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Proc Natl Acad Sci U S A. 2009 Feb 24;106(8):2647-52. doi: 10.1073/pnas.0806677106. Epub 2009 Feb 5.

Stimulated nuclear translocation of NF-kappaB and shuttling differentially depend on dynein and the dynactin complex.

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Departments of Biological Chemistry and Neuroscience, The Johns Hopkins University School of Medicine, 725 N. Wolfe St., Baltimore, MD 21205, USA.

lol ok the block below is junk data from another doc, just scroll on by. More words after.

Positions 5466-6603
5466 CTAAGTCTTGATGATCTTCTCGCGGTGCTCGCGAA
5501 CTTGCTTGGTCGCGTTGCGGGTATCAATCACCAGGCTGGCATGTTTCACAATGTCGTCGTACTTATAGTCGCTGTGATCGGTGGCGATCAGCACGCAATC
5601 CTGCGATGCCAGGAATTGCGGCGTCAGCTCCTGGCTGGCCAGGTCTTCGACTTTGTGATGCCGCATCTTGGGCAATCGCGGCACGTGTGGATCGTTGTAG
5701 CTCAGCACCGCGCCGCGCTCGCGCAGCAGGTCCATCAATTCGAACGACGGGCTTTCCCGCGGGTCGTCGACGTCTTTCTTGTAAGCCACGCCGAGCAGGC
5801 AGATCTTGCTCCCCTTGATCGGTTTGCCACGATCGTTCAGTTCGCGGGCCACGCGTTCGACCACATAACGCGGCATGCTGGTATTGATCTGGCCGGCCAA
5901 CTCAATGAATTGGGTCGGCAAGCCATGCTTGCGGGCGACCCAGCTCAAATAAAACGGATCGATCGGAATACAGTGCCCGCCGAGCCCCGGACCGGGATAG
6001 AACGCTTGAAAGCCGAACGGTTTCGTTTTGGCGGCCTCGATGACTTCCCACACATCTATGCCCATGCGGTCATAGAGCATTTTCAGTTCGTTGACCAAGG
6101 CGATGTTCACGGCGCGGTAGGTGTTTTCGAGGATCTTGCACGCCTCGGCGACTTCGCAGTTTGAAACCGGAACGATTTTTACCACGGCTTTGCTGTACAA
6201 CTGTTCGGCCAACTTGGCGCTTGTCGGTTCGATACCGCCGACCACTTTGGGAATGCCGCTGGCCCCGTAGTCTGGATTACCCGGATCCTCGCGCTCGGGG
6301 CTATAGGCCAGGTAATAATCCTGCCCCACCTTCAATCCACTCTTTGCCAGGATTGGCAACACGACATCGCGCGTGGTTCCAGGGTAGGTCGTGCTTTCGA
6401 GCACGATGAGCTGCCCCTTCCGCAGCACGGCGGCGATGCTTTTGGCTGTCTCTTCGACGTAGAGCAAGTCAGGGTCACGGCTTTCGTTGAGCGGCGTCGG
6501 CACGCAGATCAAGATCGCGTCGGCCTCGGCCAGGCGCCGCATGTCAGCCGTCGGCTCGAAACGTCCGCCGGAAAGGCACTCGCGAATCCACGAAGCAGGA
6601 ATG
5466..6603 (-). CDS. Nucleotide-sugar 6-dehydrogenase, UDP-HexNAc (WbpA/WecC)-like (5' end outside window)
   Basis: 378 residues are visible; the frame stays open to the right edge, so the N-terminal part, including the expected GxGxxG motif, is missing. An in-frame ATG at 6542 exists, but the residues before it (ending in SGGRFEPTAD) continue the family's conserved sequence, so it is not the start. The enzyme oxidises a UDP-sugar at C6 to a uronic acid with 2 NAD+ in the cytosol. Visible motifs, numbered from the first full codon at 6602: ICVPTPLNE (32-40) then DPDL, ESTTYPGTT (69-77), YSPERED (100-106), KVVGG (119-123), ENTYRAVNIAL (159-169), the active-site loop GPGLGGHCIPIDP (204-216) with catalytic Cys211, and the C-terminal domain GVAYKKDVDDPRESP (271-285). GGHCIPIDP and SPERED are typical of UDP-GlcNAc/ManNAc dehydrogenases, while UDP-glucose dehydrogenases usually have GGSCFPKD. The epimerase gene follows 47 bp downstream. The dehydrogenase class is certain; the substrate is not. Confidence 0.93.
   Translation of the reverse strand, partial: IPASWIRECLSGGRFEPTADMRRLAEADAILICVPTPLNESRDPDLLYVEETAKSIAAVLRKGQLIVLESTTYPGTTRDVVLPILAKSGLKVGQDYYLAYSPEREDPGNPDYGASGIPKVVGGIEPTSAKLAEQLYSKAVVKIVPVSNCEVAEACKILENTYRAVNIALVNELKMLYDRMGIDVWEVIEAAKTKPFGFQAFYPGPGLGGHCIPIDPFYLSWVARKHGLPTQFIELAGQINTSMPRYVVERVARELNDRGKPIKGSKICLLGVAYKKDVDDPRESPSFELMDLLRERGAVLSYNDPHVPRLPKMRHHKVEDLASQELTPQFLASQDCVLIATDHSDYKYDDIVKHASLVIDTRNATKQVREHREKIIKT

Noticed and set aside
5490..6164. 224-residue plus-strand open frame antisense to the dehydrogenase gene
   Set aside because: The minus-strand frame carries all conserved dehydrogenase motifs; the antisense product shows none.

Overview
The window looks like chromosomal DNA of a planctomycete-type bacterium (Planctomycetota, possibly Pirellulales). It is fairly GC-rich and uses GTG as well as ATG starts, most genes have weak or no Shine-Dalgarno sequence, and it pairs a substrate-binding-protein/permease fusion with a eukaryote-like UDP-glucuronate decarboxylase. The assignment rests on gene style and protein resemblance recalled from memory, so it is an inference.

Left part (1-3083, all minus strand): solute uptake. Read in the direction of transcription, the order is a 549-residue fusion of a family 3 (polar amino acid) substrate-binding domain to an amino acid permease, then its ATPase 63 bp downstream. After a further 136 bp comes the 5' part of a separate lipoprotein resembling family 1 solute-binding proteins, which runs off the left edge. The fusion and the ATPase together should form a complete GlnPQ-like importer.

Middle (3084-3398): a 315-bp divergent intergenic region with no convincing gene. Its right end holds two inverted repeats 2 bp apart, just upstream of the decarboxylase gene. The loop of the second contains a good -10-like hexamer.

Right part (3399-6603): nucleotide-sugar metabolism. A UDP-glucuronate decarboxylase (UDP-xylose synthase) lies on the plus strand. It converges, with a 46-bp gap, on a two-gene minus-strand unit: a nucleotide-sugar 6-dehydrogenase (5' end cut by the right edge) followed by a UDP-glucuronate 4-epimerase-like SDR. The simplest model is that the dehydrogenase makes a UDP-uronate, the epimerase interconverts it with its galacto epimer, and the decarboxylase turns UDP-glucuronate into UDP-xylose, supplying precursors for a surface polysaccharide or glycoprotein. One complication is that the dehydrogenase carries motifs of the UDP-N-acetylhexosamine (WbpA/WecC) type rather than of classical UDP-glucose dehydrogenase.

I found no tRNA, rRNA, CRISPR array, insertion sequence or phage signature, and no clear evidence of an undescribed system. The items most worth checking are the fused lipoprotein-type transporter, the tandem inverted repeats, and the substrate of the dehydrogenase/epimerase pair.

Translocation from the cytoplasm to the nucleus is required for the regulation of gene expression by transcription factors of the nuclear factor kappa B (NF-kappaB) family. The p65:p50 NF-kappaB heterodimer that predominates in many cell types can undergo stimulated movement, following degradation of the IkappaB inhibitor, as well as shuttling in the absence of stimulation with IkappaB bound. Disruption of the dynactin complex and knockdown of endogenous dynein were used to investigate the nuclear translocation requirements for stimulated and shuttling movement of NF-kappaB. A differential dependence of these two modes of transport on the dynein molecular motor and dynactin was found. NF-kappaB used active dynein-dependent transport following stimulation while translocation during shuttling was mediated by a dynein-independent pathway that could be potentiated by dynactin disruption, consistent with a process of facilitated diffusion. Nuclear translocation and activation of NF-kappaB-dependent gene expression showed a dependence on endogenous dynein in a variety of cell types and in response to diverse activating stimuli, suggesting that dynein-dependent transport of NF-kappaB may be a conserved mechanism in the NF-kappaB activation pathway and could represent a potential point of regulation.

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